Weaponisation of Space and India’s Options

Col. Deepak Sharma is Research Fellow at the Institute for Defence Studies and Analyses. Click here for detailed profile.
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  • July 2010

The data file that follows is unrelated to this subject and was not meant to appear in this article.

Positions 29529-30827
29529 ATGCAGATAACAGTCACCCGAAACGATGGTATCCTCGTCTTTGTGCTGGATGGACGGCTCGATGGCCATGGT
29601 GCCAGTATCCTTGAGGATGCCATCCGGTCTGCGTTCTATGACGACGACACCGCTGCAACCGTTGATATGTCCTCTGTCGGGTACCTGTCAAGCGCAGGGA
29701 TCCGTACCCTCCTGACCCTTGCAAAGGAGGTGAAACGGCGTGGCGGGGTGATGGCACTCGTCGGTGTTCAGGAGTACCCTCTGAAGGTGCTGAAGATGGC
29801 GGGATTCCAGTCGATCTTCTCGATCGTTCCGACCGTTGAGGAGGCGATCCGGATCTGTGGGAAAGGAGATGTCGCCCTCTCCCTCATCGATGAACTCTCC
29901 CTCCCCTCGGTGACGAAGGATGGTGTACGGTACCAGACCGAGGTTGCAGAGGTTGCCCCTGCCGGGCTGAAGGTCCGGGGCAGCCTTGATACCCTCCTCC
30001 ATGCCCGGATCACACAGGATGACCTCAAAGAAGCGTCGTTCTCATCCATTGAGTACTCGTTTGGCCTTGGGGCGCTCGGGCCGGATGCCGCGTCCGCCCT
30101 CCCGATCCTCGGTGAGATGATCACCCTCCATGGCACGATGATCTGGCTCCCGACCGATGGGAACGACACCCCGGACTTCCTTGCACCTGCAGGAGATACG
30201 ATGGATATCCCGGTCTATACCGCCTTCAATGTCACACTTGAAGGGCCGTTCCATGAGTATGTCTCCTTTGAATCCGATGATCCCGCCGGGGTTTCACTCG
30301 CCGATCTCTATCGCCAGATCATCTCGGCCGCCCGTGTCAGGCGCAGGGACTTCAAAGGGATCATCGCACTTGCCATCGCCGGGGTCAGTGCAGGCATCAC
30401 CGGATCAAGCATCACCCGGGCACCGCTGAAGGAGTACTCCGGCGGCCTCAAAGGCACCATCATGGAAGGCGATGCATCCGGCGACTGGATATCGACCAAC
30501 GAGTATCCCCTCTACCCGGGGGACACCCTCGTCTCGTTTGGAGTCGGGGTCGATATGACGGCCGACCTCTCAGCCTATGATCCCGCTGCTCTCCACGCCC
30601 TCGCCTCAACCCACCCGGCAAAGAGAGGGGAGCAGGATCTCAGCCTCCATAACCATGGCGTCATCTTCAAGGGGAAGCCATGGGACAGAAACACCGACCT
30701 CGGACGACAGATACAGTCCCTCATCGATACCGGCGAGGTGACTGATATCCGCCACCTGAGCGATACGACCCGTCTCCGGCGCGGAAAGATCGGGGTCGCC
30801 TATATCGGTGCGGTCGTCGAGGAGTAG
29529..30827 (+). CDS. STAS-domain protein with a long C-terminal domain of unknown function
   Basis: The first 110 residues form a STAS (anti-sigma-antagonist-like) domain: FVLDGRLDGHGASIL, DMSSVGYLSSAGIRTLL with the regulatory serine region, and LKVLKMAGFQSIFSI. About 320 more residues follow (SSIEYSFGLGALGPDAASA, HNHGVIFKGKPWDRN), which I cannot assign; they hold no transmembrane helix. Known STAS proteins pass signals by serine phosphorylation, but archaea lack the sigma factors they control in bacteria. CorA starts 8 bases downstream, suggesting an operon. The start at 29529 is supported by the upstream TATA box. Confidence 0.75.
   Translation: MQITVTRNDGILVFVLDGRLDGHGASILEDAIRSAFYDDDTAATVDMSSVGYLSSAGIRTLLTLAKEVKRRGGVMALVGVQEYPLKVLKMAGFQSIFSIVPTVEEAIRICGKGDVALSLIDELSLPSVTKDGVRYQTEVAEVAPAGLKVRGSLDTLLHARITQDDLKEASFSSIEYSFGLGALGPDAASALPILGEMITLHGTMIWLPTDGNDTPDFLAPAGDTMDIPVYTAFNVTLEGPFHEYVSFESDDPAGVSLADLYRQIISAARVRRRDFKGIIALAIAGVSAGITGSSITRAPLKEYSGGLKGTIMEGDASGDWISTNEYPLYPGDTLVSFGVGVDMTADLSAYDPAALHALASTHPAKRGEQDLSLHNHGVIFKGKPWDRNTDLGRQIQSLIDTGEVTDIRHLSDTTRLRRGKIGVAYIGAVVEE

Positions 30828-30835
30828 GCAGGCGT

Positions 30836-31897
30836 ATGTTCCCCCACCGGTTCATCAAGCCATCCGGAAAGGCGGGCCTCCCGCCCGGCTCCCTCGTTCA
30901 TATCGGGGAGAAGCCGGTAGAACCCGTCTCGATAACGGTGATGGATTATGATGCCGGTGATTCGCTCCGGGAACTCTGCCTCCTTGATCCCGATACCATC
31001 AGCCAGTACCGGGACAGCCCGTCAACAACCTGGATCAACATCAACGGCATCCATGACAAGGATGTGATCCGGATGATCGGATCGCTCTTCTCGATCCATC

During Cold War era, space became an essential adjunct for war-fighting on the ground, without becoming another theatre of combat. While militarization of space proceeded rapidly, the weaponisation of space was avoided. Because the weaponisation of space was avoided during the Cold War, it does not necessarily follow that weaponisation will continue to be avoided in a new era of asymmetric warfare. We can improve protection of satellites against some threats, but satellites will remain easy targets for space weapons designed to kill on impact. Space has been free from warfare. No weapons have ever been used in or from space, and no satellites have been destroyed in combat. A glance at the global strategic situation reveals that many nations are rushing to develop space capability. The capabilities in development around the world are largely dual use and will have profound effects on the balance of power. The issue at hand is how to effectively manage the security dilemmas that will inevitably arise due to weaponisation of space. Many space faring nations think that future wars will/may be fought in all medium including space. The laws of aerodynamics cease to apply in space and one is therefore obliged to consider it as a medium different from air. It is still far easier and more likely for surprise attacks to be carried out on the ground than in space. During the Cold War, nuclear-tipped missiles were always ready to fire. We will be safer if we can prevent elevating this hair-trigger situation into space. If India has to look at the threat to its space assets, it can be concluded that though there is a threat to space assets from our perceived adversary, it is neither critical nor alarming. Indian defence forces primary dependence on space based systems if any, can easily be transformed to secondly by developing alternates for both ground and aerial platforms. In future the dependence on space based systems can be further reduced by India by inducting state-of-the-art alternate systems to supplement the space system as alternates

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